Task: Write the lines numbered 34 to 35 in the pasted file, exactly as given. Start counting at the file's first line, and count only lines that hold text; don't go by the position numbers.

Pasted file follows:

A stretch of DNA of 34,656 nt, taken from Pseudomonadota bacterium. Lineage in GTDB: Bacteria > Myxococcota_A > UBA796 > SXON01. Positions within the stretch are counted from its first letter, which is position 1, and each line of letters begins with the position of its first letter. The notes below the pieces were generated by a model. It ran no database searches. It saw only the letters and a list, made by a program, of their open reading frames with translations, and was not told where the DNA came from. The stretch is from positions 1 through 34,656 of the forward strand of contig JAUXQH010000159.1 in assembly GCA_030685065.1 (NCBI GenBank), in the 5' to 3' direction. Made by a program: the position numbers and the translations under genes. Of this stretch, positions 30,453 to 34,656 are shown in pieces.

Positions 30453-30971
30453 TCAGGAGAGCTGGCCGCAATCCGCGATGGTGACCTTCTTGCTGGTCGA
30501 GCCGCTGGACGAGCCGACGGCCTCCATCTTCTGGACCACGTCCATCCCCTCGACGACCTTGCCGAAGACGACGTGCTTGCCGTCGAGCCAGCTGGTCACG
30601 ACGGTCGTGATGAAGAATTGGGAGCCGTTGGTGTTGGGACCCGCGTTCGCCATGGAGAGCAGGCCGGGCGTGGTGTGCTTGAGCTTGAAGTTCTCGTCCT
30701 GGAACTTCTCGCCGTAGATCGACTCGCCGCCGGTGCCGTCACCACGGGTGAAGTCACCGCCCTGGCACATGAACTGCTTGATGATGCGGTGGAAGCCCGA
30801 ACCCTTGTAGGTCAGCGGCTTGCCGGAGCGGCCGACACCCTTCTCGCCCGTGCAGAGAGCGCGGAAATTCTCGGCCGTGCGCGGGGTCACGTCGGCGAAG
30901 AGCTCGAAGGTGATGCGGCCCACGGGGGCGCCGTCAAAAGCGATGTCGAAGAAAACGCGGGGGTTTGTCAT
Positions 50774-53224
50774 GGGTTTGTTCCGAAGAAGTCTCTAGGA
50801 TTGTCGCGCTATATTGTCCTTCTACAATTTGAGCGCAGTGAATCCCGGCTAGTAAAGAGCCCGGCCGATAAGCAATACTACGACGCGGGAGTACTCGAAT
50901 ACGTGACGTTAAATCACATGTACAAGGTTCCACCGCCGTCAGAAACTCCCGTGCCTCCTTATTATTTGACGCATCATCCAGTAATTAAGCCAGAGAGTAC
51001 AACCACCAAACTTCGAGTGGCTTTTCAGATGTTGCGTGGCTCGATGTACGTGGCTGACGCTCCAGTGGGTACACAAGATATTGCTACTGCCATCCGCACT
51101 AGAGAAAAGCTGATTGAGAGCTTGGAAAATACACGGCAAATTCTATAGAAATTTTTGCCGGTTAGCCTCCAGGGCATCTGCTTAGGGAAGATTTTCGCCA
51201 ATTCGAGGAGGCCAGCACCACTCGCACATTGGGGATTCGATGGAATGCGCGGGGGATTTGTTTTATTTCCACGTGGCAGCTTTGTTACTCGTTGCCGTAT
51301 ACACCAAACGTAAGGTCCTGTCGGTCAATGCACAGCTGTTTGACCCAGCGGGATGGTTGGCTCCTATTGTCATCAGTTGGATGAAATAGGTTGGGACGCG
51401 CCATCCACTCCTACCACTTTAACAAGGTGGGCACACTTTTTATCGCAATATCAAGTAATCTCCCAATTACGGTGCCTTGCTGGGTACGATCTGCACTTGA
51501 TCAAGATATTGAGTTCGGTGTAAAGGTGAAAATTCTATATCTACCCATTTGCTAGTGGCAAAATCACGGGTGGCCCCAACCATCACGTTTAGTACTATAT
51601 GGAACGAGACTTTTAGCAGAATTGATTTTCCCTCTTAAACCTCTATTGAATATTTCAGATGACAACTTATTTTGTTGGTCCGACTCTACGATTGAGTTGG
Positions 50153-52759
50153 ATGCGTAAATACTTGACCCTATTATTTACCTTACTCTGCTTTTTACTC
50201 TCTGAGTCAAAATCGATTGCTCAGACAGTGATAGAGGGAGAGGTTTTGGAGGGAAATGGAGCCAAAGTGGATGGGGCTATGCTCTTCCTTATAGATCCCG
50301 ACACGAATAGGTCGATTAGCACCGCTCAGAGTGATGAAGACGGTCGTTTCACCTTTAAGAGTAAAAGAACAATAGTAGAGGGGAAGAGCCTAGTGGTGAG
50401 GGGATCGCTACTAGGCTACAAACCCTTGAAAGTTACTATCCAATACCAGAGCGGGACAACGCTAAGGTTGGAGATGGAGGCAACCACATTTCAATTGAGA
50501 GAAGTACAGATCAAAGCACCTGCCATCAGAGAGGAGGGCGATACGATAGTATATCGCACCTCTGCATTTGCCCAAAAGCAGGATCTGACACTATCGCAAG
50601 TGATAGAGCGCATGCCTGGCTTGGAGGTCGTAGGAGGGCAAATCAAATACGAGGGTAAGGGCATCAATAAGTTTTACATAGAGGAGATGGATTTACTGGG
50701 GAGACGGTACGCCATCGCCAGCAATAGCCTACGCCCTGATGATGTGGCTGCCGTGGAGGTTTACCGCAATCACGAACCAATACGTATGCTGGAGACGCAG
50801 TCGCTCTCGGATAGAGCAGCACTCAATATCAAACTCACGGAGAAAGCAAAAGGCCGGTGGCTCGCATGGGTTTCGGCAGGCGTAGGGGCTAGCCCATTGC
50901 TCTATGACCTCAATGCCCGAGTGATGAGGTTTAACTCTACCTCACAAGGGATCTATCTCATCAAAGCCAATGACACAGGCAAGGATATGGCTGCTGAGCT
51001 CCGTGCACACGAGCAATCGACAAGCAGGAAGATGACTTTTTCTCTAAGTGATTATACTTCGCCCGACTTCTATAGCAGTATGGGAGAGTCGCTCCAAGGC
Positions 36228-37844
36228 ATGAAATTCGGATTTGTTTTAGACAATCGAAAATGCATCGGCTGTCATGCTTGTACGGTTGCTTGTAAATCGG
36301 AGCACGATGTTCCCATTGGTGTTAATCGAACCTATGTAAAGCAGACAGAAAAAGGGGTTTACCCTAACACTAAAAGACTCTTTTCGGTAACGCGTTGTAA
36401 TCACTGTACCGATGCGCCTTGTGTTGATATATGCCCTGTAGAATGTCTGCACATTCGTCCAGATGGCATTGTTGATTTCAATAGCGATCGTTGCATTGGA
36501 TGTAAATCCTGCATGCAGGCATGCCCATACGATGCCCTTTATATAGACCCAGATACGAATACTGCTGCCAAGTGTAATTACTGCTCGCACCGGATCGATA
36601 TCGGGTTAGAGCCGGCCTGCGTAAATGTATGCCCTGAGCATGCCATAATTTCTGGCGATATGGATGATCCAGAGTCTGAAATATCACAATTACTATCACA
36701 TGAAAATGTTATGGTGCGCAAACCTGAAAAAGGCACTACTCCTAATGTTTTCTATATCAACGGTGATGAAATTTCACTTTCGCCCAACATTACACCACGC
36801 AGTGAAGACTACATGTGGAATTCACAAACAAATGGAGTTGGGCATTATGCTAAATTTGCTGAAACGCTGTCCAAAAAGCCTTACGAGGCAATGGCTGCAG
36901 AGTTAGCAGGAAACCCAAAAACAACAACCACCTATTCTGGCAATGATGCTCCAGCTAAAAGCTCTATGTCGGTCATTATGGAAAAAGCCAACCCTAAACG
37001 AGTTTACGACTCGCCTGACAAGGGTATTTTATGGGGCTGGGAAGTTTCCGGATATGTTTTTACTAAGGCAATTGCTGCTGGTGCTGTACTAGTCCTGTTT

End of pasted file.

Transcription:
36401 TCACTGTACCGATGCGCCTTGTGTTGATATATGCCCTGTAGAATGTCTGCACATTCGTCCAGATGGCATTGTTGATTTCAATAGCGATCGTTGCATTGGA
36501 TGTAAATCCTGCATGCAGGCATGCCCATACGATGCCCTTTATATAGACCCAGATACGAATACTGCTGCCAAGTGTAATTACTGCTCGCACCGGATCGATA